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Comment: Poilievre might be listening to the wrong economist

A commentary by a professor of economics emeritus at the University of Victoria.
Pierre Poilievre's fondness for the theories of noted economist Milton Friedman suggests Poilievre would cut spending as well as taxes, but the real question is what spending he could realistically cut, Ralph W. Huenemann writes. SEAN KILPATRICK, THE CANADIAN PRESS

Pierre Poilievre, the new Opposition Leader of Canada’s Parliament, has said that Milton Friedman has been a major influence on his economic thinking. To shed light on this claim, let’s examine Friedman’s views on three major issues in today’s economy.

Friedman on tax cuts: Poilievre has argued that “we must simplify and cut taxes,” and many leading politicians in various countries, from Ronald Reagan and Margaret Thatcher to Donald Trump and Liz Truss, have advocated major tax cuts, and have cited Friedman’s views as an important justification for their tax policies.

In any case, what did Friedman actually say about cutting taxes?

On many occasions, Friedman, discussing government budget deficits, argued vociferously that “the deficit is a symptom, spending is the disease.”

Friedman clearly and persuasively asserted that, as long as government expenditures remain unchanged, it is relatively unimportant whether the expenditures are financed by taxes or by borrowing, since government debt represents “hidden taxes” (taxes imposed on future generations).

A lightweight economist named Arthur Laffer has argued that by cutting tax rates the national income will be stimulated to grow so much that tax revenues will go up even as rates are reduced, and “tax cuts can pay for themselves.” Very recently, we have heard this argument from Liz Truss.

But in 1980, presidential candidate George H.W. Bush, a devout conservative, rightly dismissed Laffer’s argument as “voodoo economics.” More importantly, Friedman himself rejected Laffer’s supply-side economics.

So, a politician who is a true disciple of Friedman must advocate reductions in government programs in parallel with any proposed tax cuts. It remains to be seen what Poilievre proposes in specific government reductions.

Reducing CPP/OAS or health expenditures, which are major chunks of the federal government expenditures, is almost certainly political suicide.

Friedman on air pollution: Friedman acknowledged openly that under capitalism not all markets work well and that the market for unpolluted air is a clear example of this market failure.

In Price Theory, one of Friedman’s major publications (though full of intimidating mathematics and not much read by non-economists), Friedman argues that “if smoke from my chimney dirties your house, and it is not feasible for you to require me to compensate you for the cost imposed on you,” then the market has failed to do its job and “a command element” (government regulation) would have to be introduced to solve the problem.

Of course, Friedman portrayed this as a small, rather unimportant problem, but the principle was clear to him.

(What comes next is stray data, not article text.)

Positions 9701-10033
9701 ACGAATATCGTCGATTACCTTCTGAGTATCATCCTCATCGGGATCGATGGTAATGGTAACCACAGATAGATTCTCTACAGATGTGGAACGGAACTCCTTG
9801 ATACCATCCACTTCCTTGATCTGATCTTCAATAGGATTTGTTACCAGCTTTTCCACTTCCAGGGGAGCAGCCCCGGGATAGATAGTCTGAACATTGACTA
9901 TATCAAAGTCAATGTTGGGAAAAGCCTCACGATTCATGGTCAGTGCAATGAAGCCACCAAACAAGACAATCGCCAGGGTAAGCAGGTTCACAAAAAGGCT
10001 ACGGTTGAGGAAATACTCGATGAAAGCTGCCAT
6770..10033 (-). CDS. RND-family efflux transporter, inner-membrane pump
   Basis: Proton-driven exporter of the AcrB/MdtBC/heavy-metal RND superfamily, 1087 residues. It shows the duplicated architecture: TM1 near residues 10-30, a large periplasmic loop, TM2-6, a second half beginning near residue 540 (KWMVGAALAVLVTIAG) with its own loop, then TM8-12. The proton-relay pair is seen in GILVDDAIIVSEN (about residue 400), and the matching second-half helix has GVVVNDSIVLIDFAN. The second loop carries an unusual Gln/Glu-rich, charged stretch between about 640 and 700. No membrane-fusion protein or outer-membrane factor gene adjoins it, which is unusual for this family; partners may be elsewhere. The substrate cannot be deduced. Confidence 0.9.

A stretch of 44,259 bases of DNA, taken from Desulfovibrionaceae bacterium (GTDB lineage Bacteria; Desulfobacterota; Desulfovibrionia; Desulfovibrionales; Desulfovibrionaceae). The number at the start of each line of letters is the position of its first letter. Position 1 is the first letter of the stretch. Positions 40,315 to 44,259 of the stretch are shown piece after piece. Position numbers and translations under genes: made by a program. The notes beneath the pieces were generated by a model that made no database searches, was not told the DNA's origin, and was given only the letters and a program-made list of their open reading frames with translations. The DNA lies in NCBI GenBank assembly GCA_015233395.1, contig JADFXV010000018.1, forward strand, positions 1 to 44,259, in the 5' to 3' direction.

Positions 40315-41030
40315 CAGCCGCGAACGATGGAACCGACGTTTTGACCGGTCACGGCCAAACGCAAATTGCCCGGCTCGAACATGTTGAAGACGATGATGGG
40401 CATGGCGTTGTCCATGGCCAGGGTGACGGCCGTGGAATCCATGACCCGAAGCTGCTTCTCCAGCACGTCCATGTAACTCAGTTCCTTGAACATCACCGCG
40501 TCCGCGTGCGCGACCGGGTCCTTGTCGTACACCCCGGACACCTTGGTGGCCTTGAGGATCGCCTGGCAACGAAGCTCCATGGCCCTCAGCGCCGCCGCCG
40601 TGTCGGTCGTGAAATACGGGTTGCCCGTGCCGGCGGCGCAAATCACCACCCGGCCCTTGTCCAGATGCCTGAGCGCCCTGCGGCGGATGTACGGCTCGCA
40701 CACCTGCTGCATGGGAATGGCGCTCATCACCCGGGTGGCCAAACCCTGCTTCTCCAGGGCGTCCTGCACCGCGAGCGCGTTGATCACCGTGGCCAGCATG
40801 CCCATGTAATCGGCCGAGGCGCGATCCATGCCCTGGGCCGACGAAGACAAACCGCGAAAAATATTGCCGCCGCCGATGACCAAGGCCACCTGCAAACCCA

If he lived today, he might agree that serious government intervention, on an international level, is necessary to deal with the global climate crisis. Friedman had deep affection for free-market capitalism in the abstract but no special commitment to any particular sector, such as oil and gas.

Indeed, Friedman’s model of ideal capitalism was driven by what consumers want and need, not by what is profitable for producers. It remains to be seen how faithful a disciple to Friedman a politician from Alberta can be in curtailing the petroleum industry.

Friedman on income distribution: Also in Price Theory, Friedman presents a thoughtful discussion of the distribution of income (and of wealth) that arises in a market, capitalist economy. (It is worth noting that the phrases “market economy” and “capitalist economy” are not synonyms, though Friedman often uses them interchangeably.)

Friedman acknowledges that his analysis “is a superficial and incomplete discussion of complicated and subtle issues,” but nevertheless rightly concludes that the marginal productivity analysis of market determination of rates of return to labour, capital and natural resources (the central subject matter of this book) “in no way commits one to acceptance of the existing distribution of income [or wealth] as the right or appropriate distribution.”

Friedman energetically argued that economists should focus their research on positive economics (how, for example, a particular policy will shape the economy), not on normative economics (which policy should be implemented).

Paradoxically, Friedman introduces Price Theory with the explicit assertion that this book “deals solely with positive economics,” but then discusses the distribution of income and wealth (purely normative economics) quite openly.

Readers interested in how incomes and wealth are currently distributed globally and also how these patterns have changed over time, as captured in the massive World Inequality Database, are encouraged to read the works of Thomas Piketty (like Friedman, a Nobel laureate in economics).

A good place to start is his just-published book A Brief History of Equality. As Bill Gates has written: “I hope [Piketty’s] work will draw more smart people into the study of wealth and income inequality.”

Perhaps Pierre Poilievre will listen to Bill Gates’ advice.

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